Tag Archives: etiquette

How to Take an Onsen?|8 Rules & Manners of Japanese Onsen

Onsen rules

Today, we will be introducing the etiquette of visiting hot springs(Onsen) in Japan.

It is no exaggeration to say that Japan is known as the World No.1 hot spring country.
There are 2983 Onsen (hot spring) towns, and there are 27297 hot spring locations all over Japan.

There is a description about hot springs in Japan’s oldest history book, ‘Kojiki’, that was compiled in 700 A.D. From this we can tell that hot spring culture has been with Japanese people for a long time.

In the long history of Onsen, Japan’s own hot spring culture has changed, and in that culture, there are manners and etiquette that people follow to try not to cause any troubles for other hot spring users.

Let’s see the manners and etiquette of using hot springs in Japan with a little bit of jokes then!

Onsen etiquette and rules

Before that…
So many people are questioning whether they can go to hot springs in Japan if they have a tattoo.
We, ‘Shima Onsen Kashiwaya Ryokan’, are tattoo friendly. Therefore, anyone with or without tattoos can enjoy all of our hot springs. However, there can be no doubt that many hot spring places do not accept people with tattoos.
Please read the article ‘hot spring and tattoo’ for the further details.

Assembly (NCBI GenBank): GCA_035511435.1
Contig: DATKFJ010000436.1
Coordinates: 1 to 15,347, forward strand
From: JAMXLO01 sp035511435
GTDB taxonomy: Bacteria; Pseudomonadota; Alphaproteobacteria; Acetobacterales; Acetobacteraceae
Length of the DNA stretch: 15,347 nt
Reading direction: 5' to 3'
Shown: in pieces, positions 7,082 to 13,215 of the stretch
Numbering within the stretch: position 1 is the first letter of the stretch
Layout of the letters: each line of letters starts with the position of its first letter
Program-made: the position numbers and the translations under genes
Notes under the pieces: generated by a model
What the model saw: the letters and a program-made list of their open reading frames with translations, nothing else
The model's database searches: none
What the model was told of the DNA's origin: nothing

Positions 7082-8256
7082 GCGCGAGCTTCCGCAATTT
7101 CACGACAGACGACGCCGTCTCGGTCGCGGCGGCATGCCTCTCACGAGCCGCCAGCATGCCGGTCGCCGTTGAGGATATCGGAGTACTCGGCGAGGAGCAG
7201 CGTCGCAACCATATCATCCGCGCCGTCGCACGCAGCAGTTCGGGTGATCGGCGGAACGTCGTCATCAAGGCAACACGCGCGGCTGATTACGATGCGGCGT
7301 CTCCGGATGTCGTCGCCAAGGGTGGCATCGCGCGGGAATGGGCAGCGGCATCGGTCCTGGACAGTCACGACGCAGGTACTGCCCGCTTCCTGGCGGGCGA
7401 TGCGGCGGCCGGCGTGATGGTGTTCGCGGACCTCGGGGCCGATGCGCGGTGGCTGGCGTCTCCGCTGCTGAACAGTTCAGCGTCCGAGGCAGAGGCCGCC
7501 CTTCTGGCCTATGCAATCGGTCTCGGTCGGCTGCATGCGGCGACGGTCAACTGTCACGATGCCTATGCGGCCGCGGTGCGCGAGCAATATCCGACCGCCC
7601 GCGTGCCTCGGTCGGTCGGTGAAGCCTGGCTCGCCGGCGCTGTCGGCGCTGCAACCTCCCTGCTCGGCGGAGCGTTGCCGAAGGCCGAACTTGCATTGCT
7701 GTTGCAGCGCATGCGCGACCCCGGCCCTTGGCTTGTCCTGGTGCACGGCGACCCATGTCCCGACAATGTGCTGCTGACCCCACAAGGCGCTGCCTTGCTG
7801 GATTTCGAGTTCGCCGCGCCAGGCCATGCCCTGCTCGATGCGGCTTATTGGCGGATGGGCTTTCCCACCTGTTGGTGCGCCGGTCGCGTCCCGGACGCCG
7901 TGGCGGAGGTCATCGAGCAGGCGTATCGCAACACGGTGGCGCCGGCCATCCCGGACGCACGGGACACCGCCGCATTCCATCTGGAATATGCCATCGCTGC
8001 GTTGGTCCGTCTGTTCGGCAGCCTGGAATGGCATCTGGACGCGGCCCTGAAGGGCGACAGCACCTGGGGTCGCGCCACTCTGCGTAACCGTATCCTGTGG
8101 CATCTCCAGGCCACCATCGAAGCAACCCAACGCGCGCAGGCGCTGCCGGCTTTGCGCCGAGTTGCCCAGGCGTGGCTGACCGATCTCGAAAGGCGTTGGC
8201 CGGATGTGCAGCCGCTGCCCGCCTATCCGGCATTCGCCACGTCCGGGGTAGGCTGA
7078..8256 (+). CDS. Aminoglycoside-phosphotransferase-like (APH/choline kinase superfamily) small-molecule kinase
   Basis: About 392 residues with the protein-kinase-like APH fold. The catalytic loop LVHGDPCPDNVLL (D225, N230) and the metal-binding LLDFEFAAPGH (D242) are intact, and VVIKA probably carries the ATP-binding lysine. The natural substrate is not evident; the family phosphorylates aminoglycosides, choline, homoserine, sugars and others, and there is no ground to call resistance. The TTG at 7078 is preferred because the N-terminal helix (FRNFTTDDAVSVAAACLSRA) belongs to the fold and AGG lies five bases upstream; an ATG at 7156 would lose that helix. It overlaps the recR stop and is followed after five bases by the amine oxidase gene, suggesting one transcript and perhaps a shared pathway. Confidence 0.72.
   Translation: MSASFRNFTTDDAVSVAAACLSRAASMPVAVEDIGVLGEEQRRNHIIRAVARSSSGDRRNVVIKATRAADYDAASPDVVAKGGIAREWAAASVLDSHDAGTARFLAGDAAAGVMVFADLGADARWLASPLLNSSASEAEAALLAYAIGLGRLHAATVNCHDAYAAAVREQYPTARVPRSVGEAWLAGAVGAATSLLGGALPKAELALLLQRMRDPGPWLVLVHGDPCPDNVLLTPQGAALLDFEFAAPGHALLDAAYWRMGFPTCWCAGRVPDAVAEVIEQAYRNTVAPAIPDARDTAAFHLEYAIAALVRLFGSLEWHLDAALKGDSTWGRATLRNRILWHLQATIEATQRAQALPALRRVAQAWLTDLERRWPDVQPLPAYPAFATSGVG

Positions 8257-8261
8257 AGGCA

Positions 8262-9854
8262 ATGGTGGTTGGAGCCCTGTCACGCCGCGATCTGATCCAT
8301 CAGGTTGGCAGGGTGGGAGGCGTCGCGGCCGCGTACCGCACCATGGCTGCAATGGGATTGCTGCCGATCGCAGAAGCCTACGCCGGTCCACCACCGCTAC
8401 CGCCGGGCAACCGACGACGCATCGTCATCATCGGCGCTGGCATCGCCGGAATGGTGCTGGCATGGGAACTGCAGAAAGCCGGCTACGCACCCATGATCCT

Let’s see the manners and etiquette!

No swim suit

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About Basic Etiquette, Rules, and Manners at Ryokan

Including ryokan, there are unique rules and manners in Japanese houses and buildings. Here, I am going to introduce them in the time series from check-in to check-out.

Check-in

If you will stay at ryokan with dinner, arrive by around 18:00 at the latest. This is because a lot of staff, such as Itamae (chef) and Nakai (waitress), are waiting for you looking forward to be able to serve the cuisine at its best. If you will be late, please contact ryokan in advance.

Checkin

Now, you arrived at the objective ryokan. Here you might be confused first whether you take off the shoes. In traditional Japanese ryokan and Japanese house, we take off shoes at the door and become bare feet or wear footwear for inside. However, many recent ryokan take style to enter wearing shoes. In addition, it might also be hard to tell whether you take off shoes in some cases. (Even Japanese sometimes be confused.) In such a case, do not hesitate. Ask the ryokan staff on the spot.

In the case of long-term travel, your luggage will become absolutely large. Thus most people may use bags with casters. Yet, be careful here. As the floor of Japanese architecture is very delicate,  If you carry your bags in your hands without rolling casters(Of course our staff will take care of your large baggage). It will make you be welcomed as a guest with one rank up manners. Also, you carry your luggage by yourself to the room as far as it is not so large. While carrying, when they open doors or arrange your footwear, say “Arigatougozaimasu.” This one concern will let you achieve communication.

About Tatami

Japanese room’s floor is covered with Tatami. Tatami is a traditional flooring used in Japan and is a rectangular mat of about 1.8mx 0.9m with a core made of compressed rice straws and Tatami-omote, made of Igusa, a kind of grass, wrapping around the core. This Tatami are laid over rooms at most ryokan.

Tatami Room

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